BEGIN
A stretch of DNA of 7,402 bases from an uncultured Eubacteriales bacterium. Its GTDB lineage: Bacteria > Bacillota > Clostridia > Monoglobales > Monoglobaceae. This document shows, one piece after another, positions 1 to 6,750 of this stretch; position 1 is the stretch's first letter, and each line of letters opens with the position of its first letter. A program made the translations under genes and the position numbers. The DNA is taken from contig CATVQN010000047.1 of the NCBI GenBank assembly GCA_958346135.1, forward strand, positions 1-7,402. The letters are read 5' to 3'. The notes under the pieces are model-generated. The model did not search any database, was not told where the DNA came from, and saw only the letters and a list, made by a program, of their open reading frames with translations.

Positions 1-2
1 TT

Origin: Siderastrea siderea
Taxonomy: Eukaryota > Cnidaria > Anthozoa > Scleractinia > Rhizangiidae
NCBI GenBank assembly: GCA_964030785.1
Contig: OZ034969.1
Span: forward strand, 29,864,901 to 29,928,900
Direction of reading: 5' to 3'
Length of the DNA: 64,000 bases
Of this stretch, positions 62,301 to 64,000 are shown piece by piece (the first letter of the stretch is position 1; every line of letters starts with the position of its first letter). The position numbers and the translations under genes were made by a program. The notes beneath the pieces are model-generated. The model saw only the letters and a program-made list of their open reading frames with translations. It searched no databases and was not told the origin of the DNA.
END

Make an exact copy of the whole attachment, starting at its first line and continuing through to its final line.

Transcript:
A stretch of DNA of 7,402 bases from an uncultured Eubacteriales bacterium. Its GTDB lineage: Bacteria > Bacillota > Clostridia > Monoglobales > Monoglobaceae. This document shows, one piece after another, positions 1 to 6,750 of this stretch; position 1 is the stretch's first letter, and each line of letters opens with the position of its first letter. A program made the translations under genes and the position numbers. The DNA is taken from contig CATVQN010000047.1 of the NCBI GenBank assembly GCA_958346135.1, forward strand, positions 1-7,402. The letters are read 5' to 3'. The notes under the pieces are model-generated. The model did not search any database, was not told where the DNA came from, and saw only the letters and a list, made by a program, of their open reading frames with translations.

Positions 1-2
1 TT

Origin: Siderastrea siderea
Taxonomy: Eukaryota > Cnidaria > Anthozoa > Scleractinia > Rhizangiidae
NCBI GenBank assembly: GCA_964030785.1
Contig: OZ034969.1
Span: forward strand, 29,864,901 to 29,928,900
Direction of reading: 5' to 3'
Length of the DNA: 64,000 bases
Of this stretch, positions 62,301 to 64,000 are shown piece by piece (the first letter of the stretch is position 1; every line of letters starts with the position of its first letter). The position numbers and the translations under genes were made by a program. The notes beneath the pieces are model-generated. The model saw only the letters and a program-made list of their open reading frames with translations. It searched no databases and was not told the origin of the DNA.